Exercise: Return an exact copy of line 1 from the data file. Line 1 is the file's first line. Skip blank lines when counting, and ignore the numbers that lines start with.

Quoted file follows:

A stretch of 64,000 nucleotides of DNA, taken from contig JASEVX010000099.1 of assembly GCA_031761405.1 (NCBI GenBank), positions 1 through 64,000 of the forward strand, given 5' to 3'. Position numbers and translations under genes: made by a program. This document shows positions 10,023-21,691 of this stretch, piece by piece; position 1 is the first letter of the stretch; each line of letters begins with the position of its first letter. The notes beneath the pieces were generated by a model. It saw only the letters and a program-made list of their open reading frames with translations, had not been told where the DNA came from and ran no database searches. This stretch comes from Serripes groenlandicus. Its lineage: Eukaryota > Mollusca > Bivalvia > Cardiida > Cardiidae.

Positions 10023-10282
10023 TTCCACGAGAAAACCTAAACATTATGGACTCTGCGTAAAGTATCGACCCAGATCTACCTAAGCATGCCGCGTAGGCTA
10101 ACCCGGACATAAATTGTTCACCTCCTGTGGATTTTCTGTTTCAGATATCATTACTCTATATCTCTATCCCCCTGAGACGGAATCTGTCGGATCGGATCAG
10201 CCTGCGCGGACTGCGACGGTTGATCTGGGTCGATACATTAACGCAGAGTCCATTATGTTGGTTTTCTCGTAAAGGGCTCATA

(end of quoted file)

A stretch of 64,000 nucleotides of DNA, taken from contig JASEVX010000099.1 of assembly GCA_031761405.1 (NCBI GenBank), positions 1 through 64,000 of the forward strand, given 5' to 3'. Position numbers and translations under genes: made by a program. This document shows positions 10,023-21,691 of this stretch, piece by piece; position 1 is the first letter of the stretch; each line of letters begins with the position of its first letter. The notes beneath the pieces were generated by a model. It saw only the letters and a program-made list of their open reading frames with translations, had not been told where the DNA came from and ran no database searches. This stretch comes from Serripes groenlandicus. Its lineage: Eukaryota > Mollusca > Bivalvia > Cardiida > Cardiidae.